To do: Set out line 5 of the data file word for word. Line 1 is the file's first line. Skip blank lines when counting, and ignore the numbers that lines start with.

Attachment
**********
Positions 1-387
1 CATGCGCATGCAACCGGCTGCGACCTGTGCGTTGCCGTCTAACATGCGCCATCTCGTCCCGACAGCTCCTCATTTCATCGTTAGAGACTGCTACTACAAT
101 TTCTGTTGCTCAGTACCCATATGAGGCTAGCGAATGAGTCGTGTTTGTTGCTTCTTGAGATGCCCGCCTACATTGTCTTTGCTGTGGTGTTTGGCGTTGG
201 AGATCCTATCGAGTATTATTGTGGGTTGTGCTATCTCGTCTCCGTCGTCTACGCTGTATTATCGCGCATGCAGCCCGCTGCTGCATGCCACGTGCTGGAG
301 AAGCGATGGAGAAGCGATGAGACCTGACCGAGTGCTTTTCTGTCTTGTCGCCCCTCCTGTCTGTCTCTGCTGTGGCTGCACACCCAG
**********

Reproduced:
301 AAGCGATGGAGAAGCGATGAGACCTGACCGAGTGCTTTTCTGTCTTGTCGCCCCTCCTGTCTGTCTCTGCTGTGGCTGCACACCCAG